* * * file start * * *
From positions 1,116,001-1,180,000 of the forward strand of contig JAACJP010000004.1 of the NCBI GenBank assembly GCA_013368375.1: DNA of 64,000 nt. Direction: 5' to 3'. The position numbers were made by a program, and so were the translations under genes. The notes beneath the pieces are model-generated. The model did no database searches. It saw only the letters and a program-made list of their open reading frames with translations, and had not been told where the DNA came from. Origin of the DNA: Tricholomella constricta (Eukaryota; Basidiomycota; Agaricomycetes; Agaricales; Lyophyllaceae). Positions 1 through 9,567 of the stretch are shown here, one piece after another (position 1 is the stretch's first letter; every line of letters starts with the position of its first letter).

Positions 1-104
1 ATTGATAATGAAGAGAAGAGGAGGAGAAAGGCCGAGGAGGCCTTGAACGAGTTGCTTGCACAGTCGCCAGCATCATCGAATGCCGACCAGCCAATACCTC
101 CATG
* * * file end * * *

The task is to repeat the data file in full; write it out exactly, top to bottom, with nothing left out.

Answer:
From positions 1,116,001-1,180,000 of the forward strand of contig JAACJP010000004.1 of the NCBI GenBank assembly GCA_013368375.1: DNA of 64,000 nt. Direction: 5' to 3'. The position numbers were made by a program, and so were the translations under genes. The notes beneath the pieces are model-generated. The model did no database searches. It saw only the letters and a program-made list of their open reading frames with translations, and had not been told where the DNA came from. Origin of the DNA: Tricholomella constricta (Eukaryota; Basidiomycota; Agaricomycetes; Agaricales; Lyophyllaceae). Positions 1 through 9,567 of the stretch are shown here, one piece after another (position 1 is the stretch's first letter; every line of letters starts with the position of its first letter).

Positions 1-104
1 ATTGATAATGAAGAGAAGAGGAGGAGAAAGGCCGAGGAGGCCTTGAACGAGTTGCTTGCACAGTCGCCAGCATCATCGAATGCCGACCAGCCAATACCTC
101 CATG